Science That Can Possibly Save Coral Reefs

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Science That Can Possibly Save Coral Reefs

Kaitlyn Tran

There are many coral reefs that act as homes and food sources for many sea animals. Without them, ecosystems would collapse causing a major faltering in the oceans’ animal populations. This has been known for quite a while, and some factors that contribute to the decline of coral reefs include ocean acidification and warming seas. Scientists from around the world have been trying to prevent this major catastrophe from happening for many years and may have just found the cure through coral transplants.

Last summer, scientists transplanted hundreds of nursery-grown coral fragments into the Great Barrier Reef, just off the coast of Queensland, Australia. This process is known as coral transplants, but it has been known for a long time as it helped restore damaged reefs. So why has this sudden transplant changed the Great Barrier Reef? For many years, the Australian authority that manages the Great Barrier Reef has been preventing and interfering with the reef’s ecology. After climate change had greatly changed the reef, it prompted a more hands-on approach to recovering the wonder of the world. “The coral report is a pragmatic list of tools for helping reefs survive climate,” said Stanford University biologist Stephen Palumbi. “Kind of like what always happens when the panic of a crisis ebbs and you have to get down to solutions.”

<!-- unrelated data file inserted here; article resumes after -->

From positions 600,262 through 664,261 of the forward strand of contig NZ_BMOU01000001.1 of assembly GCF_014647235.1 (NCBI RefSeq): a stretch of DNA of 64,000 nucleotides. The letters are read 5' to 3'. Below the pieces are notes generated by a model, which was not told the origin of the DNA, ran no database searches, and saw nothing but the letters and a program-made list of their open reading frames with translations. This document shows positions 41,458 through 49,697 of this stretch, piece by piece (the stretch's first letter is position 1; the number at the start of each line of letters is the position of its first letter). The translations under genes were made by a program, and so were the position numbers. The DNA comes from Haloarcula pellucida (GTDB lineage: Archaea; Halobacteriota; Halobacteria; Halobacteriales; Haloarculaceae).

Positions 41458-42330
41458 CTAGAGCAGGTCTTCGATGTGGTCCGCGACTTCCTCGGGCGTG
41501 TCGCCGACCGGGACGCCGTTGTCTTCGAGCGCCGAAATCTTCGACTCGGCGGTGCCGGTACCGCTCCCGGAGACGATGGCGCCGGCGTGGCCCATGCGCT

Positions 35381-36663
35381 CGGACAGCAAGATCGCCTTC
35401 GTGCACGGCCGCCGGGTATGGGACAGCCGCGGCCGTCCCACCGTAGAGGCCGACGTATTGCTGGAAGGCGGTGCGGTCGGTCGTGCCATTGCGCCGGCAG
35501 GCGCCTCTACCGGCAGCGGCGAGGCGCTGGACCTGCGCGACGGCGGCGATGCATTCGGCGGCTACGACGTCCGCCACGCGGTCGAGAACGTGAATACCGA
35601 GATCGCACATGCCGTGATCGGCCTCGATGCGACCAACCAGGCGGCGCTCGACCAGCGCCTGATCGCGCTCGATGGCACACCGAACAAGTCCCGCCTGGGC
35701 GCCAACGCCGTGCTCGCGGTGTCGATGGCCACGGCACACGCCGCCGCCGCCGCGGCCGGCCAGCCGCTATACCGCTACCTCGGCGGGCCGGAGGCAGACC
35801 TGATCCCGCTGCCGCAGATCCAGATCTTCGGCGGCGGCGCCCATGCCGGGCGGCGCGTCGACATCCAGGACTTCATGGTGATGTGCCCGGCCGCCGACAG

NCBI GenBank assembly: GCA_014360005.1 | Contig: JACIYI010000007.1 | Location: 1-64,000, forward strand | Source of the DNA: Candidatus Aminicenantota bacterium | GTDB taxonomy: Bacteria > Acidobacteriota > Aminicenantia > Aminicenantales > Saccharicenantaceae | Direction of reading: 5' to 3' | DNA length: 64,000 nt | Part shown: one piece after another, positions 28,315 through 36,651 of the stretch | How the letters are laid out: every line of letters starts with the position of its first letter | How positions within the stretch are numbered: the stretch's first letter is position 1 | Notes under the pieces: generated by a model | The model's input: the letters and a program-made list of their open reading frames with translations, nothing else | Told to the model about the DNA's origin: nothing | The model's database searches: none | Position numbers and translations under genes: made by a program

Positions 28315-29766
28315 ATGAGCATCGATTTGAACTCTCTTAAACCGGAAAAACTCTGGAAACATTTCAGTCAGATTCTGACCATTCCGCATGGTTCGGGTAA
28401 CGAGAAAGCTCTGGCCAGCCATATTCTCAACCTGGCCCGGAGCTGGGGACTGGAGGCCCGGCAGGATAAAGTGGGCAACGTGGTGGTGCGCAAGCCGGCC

When heat released by photosynthesizing algae is released near coral, the coral becomes “bleached,” which leads to its death. This is quite dangerous due to coral covering a wide stretch of 1,400 miles, but that is also the lowest length the reef has ever been on record. It was when 2,900 of the individual reefs that make up the Great Barrier Reef suffered through bleaching that the coral transplantation underwent. David Suggett, a marine biologist leading the Future Reefs Program of the University of Technology Sydney, worked together with a team of researchers and a local reef-tour company to obtain fragments of the coral that actually survived through the horrific bleaching, and took them to grow a lagoon near the reef. Finally, after months of growth, these fragments were taken back to be planted using a clip that allows for quick-and-easy attachment to the reefs. A question that all scientists working on this project are trying to answer is whether the implantation of corals will speed up reef recovery. “The success of the project won’t be known until we have another marine heat wave,” says Suggett.

Coral bleaching on a large scale used to occur naturally every 27 years but had increased use to climate change. Though this new science may be assumed to have helped reefs, it is still unsure of what the true effect will be. Only until the next coral heat wave will the answer be known of whether coral fragmentation will be able to save our dying coral reefs.

 

Photo courtesy of FT.COM